Environmental Justice

Guest Blogger Nick Bryner: Cooking the Books While Cooking the Planet: A First Look at the EPA’s ACE Rule

Final Rule Changes Baseline Assumptions & Approach to Cost-Benefit Analysis in Attempt to Justify Weak Standards

Yesterday, the Trump EPA released its long-awaited response to the Obama-era Clean Power Plan. At first glance, the final rule has been carefully crafted in an attempt to avoid several glaring legal vulnerabilities of the rule—and to obscure the obvious inadequacy of the Administration’s response to climate change. The EPA has found many contradictory ways […]

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New Report: Increasing Energy Efficiency at Low-Income Multifamily Properties

Join Berkeley/UCLA Law expert webinar Thursday at 10am to discuss top findings

As California moves aggressively to reduce greenhouse gas emissions from buildings, will the state leave behind its low-income residents? Many of these residents — 40% of the state’s population — live in multifamily housing units and apartments, where they have limited access to in-home retrofits that could save them on their energy bills and reduce […]

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Pollution Bursts and Public Health

EPA needs to give much more serious thought to controlling bursts of pollution.

When a facility installs and operates the required pollution control equipment, we normally think of the pollution problem as solved. But there still may be bursts of pollution associated with start-up, shut-down, accidents or external events.  A recent study of pollution in Texas shows that these events have substantial health impacts, involving significant deaths and […]

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Standing and the Juliana v. United States Plaintiffs

Sympathetic Plaintiffs Also Help Legally

It’s not news that the 21 children (some now adults) who are suing the United States for the right to a safe and stable climate are sympathetic and telegenic.   They are the primary reason Juliana v. United States has garnered so much attention, including a lengthy, highly positive segment on 60 Minutes.  But the Juliana […]

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The Governance of Solar Geoengineering: Managing Climate Change in the Anthropocene

The Governance of Solar Geoengineering: Managing Climate Change in the Anthropocene

My book is now available!

I interrupt my ongoing blog series on new biotechnologies and their governance (1, 2, 3) to announce that my book The Governance of Solar Geoengineering Managing: Climate Change in the Anthropocene is available today from Cambridge University Press. The brief description is: Climate change is among the world’s most important problems, and solutions based on […]

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What Do We Know About Environmental Justice?

Not As Much As We Should

If you are not a regular reader of the Journal of Economic Perspectives, you should be. Most economists fetishize what my friend and colleague Steve Bainbridge refers to accurately as “recreational mathematics.” But often, these models add more heat than light, and in any event, function as a private language. Fortunately enough, JEP’s magician-editor Timothy […]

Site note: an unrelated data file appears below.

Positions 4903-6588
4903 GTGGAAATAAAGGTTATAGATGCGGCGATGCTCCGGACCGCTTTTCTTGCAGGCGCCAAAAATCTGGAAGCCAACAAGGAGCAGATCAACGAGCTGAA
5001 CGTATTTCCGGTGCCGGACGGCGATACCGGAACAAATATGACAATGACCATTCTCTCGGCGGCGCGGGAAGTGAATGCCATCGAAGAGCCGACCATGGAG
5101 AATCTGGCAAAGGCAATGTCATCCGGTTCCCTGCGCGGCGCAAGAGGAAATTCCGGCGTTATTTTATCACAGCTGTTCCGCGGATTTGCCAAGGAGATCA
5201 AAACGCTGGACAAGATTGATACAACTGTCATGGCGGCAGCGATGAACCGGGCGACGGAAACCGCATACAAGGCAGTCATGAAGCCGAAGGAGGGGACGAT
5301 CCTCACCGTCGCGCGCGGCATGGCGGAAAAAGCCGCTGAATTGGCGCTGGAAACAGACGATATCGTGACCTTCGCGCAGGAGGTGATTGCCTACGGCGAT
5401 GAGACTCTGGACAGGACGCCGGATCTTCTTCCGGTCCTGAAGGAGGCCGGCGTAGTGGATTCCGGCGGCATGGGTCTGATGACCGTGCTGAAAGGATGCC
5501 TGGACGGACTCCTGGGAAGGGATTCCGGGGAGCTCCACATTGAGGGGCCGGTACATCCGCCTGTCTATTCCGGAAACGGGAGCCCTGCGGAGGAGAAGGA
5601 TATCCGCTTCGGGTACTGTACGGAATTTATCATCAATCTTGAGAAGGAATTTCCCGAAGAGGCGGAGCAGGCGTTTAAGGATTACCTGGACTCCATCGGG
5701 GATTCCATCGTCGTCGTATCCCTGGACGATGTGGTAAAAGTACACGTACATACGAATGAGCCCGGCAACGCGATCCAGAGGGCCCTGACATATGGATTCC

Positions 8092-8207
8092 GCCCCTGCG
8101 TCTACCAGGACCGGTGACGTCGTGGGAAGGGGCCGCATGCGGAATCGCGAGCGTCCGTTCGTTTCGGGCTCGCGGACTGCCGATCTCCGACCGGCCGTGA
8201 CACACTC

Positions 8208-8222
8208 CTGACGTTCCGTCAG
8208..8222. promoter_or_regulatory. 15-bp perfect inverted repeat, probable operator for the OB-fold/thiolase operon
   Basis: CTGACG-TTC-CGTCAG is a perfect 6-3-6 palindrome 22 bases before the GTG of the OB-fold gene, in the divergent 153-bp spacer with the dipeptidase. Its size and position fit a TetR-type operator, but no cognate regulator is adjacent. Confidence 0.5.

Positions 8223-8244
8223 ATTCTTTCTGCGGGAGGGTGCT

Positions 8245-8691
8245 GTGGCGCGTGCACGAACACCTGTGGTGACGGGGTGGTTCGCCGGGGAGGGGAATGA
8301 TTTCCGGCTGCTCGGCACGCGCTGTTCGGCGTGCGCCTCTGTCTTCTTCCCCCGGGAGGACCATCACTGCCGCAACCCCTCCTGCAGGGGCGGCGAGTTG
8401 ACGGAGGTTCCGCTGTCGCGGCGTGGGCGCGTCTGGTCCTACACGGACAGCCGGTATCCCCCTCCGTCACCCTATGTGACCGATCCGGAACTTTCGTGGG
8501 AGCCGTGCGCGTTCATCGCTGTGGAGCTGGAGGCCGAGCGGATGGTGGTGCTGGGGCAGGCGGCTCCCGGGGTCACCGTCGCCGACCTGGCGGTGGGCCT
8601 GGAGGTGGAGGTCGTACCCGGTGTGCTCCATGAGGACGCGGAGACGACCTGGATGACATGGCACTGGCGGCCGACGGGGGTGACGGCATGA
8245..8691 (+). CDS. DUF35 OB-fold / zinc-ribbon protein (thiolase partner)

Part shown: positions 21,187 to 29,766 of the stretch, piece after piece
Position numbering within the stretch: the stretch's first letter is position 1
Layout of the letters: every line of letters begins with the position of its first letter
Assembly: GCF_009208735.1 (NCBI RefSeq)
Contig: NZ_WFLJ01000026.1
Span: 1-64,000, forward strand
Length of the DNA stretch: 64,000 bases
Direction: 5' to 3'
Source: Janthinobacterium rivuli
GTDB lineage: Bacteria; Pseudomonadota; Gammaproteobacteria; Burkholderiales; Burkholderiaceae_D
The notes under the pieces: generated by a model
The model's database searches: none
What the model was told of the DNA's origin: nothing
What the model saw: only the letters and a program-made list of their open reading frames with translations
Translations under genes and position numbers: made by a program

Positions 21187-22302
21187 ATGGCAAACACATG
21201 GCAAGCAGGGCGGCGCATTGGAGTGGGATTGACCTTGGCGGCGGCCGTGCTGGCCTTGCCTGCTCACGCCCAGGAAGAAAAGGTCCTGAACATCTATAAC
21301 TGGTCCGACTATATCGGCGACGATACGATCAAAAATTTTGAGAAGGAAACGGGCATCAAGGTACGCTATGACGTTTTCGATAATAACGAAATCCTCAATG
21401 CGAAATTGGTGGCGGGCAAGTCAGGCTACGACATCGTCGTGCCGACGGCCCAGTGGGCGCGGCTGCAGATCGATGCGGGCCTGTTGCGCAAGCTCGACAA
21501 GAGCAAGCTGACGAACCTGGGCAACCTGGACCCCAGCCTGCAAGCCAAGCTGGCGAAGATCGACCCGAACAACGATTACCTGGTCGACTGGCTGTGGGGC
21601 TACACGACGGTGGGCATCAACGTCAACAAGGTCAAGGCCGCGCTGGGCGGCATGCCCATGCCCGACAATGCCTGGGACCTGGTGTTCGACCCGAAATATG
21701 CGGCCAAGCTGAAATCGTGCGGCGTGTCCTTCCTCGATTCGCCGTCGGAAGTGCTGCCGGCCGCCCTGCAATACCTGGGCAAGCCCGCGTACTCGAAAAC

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UCLA Law’s Ann Carlson Interviewed on CBS’s 60 Minutes Discussing Juliana v. U.S., Landmark Climate Change Lawsuit

Segment Provides Legal Context for Groundbreaking Children’s Climate Case

Our colleague Ann Carlson appeared on 60 Minutes this past Sunday for a lengthy on-camera interview with Steve Kroft, discussing the Juliana v. U.S. lawsuit filed by Our Children’s Trust. Begun in 2015, the lawsuit has survived several appeals so far, and is headed to oral arguments in June at the U.S. Court of Appeals for the Ninth Circuit in Portland, Oregon. […]

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Does the Fossil Fuel Industry Support Geoengineering?

Fuel to the Fire

A misleading new report from Center for International Environmental Law and the Heinrich Boell Foundation demeans the discourse

Geoengineering is controversial in the climate change community, and understandably so. Proposed interventions like negative emissions technologies (a.k.a. carbon dioxide removal) and solar geoengineering (a.k.a. solar radiation management or SRM) — which some writers group together as “geoengineering” — involve large-scale intervention in the climate system that could have adverse physical or social impacts. At […]

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I’ll Just Be Over Here In My Fallout Shelter

The Green New Deal may be ambitious, but it’s not alarmist.

It would be impossible to react to every piece of misinformation or poor reporting about climate change—let alone every misguided opinion editorial—that lives online today, but Bret Stephens’ February 15 piece in the New York Times strikes me as warranting a response.  That’s not because of the clickbait title (“Is Nancy Pelosi A Climate Skeptic?” […]

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What I Wish The Green New Deal Hadn’t Left Out

Greening our infrastructure is part of the solution, but so’s city planning.

While there’s certainly been no shortage of criticism of last week’s Green New Deal resolution, the common line hasn’t been that the resolution doesn’t try to cover enough ground.  On the contrary, it’s been called an everything-but-the-carbon-sink approach; even Trevor Noah devoted a few minutes of the Daily Show to gaping at the proposal’s efforts […]

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